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How to Put a Tarp Over a Tent in 4 Easy Methods

Are you tired of having your campsite destroyed by the rain? You can never be too careful when it comes to nature. To prevent that from happening, you can go ahead and cover your tent using a tarp.

When it comes to overnight fun, There’s risk involved, so we should be prepared for any contingency.

Learn how to put a tarp over a tent so that you and your family can have a fun night out without worrying about the elements hurting your tent. It’s an easy way to make your camping trip extra memorable without breaking the bank.

Things to Consider Before Setting Up

Before learning how to put a tarp over a tent and setting it up, keep in account the following considerations: weather conditions, site and equipment conditions, and personal preferences.

setting up a tarp


Find a sunny place with no strong winds. A good stream or a water source nearby is better as well. Don’t plan to set up after a rain – this could cause your tarp to get wet and moldy.

Make sure no roots or sticks are blocking the way up or down. They will not only take extra work to get rid of but could also damage your tarp in the process.

As for site conditions, always go for soft grounds as it holds the moisture better and helps you keep the tent and other equipment dry between uses.


The more support there is between the branches, the more secure the tree is and the less chance that anything will move or break beneath it. Support is critical where there are stakes or holes and when things can easily roll away from you or into dangerous areas.

When setting up a pole or tree for support, make sure you stake it properly so that when the time comes to store it, the stakes won’t become loose and fall onto the ground or get cut into the ground by a saw during your next move. The stakes should be at least level with the ground and have a diameter of no less than 18 inches.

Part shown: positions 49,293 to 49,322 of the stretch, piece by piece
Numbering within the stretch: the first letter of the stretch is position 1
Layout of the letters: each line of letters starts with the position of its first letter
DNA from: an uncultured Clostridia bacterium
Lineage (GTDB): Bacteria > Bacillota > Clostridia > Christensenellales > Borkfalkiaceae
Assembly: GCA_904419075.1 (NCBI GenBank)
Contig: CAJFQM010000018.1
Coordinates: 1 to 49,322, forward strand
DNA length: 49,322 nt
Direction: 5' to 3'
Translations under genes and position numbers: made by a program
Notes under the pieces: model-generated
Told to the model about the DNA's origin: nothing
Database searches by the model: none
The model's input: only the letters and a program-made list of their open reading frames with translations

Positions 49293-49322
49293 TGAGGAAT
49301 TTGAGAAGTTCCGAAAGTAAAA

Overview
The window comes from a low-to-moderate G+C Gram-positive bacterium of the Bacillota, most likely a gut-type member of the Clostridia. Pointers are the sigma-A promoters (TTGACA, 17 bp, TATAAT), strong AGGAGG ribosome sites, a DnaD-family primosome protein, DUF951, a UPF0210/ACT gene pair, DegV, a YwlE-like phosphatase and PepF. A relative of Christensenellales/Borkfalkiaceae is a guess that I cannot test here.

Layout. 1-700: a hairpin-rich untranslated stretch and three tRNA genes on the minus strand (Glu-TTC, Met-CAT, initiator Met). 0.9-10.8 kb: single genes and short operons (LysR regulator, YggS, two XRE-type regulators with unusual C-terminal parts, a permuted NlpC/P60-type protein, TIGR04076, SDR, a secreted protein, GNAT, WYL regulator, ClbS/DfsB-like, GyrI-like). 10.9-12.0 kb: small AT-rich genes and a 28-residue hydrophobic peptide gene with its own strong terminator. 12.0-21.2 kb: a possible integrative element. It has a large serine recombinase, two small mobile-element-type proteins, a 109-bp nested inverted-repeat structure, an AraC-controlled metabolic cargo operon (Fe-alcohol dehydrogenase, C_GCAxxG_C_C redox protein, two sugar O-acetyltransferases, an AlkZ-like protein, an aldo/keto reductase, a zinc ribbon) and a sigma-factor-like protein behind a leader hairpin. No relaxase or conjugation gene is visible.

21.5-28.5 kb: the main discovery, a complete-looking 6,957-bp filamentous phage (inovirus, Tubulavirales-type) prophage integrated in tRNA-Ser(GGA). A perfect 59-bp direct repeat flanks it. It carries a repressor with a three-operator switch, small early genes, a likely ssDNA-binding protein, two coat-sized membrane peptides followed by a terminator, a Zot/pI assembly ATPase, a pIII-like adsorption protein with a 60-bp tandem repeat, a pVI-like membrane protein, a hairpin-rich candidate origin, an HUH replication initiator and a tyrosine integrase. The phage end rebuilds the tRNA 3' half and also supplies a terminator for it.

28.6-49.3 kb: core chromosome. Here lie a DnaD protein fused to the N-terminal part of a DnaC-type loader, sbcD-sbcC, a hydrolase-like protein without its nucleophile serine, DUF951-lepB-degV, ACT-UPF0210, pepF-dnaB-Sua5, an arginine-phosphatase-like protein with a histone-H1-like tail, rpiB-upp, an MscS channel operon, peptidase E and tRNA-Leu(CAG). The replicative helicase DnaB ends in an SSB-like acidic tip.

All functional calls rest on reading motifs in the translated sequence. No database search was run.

Before setting up your tarp shelter make sure you have the proper equipment. Make sure that you have the correct type of rope for the task at hand, that it’s long enough and tightly wound.

How to Put a Tarp Over a Tent (4 Secrets)

I can guarantee that it’s fun to learn how to put a tarp over a tent, and on following my instructions you will be able to do just that with ease. Here I am adding as many as 4 different ways to put a tarp for your convenience.

how to put a tarp over a tent
Guide on How to Put a Tarp Over a Tent (Updated)

A-Frame Setup

When used properly, the A-frame set up for shelter can save both time and money on materials. It is easier to set up and maintain than other smaller tarp setups. A-frame designs are also easier on your body as well as your wallet when you end up spending more on shelter materials over time. So, how is it created?

  • Step 1: Decide on two sturdy trees, around 10 feet apart, on either end of your A-frame configuration. Of course, this depends on the size of the tarp and the tent you’re aiming for.
  • Step 2: Create a ridgeline by using a piece of rope to connect the two trees.
  • Step 3: Tie guy ropes to the four corners of the tarp.
  • Step 4: Lay out the length of the tarp along the ridgeline, making sure it is parallel to the edge of your deck and won’t be overlapping materials.
  • Step 5: Pull the four ropes at the end towards the ground and peg them down.

Teepee Style

There are two primary requirements while setting up a teepee shelter. The first is for those who have space and resources for it, and the second is you should be willing to put in the time and effort. It’s a little complicated, but if done correctly, it gives you an aesthetically appealing design and more space inside the tent as well!

  • Step 1: First, determine where you will place the teepee, that is, the center of your tent.
  • Step 2: Put a pole or a thin tree on the same spot. Make sure the pole is sturdy. It should be able to hold up without support.
  • Step 3: Take ropes or cords and tie them to the top of a tree or pole. Once everything is tied down, secure the rest of the ropes to the ground in a perfect circle.
  • Step 4: Drape the tarp all around the circle. Ensure that no part of the tent is left exposed as it is being pitched.
  • Step 5: Secure the tarp with ropes. Work on the bottom portion first, then work your way up to the top.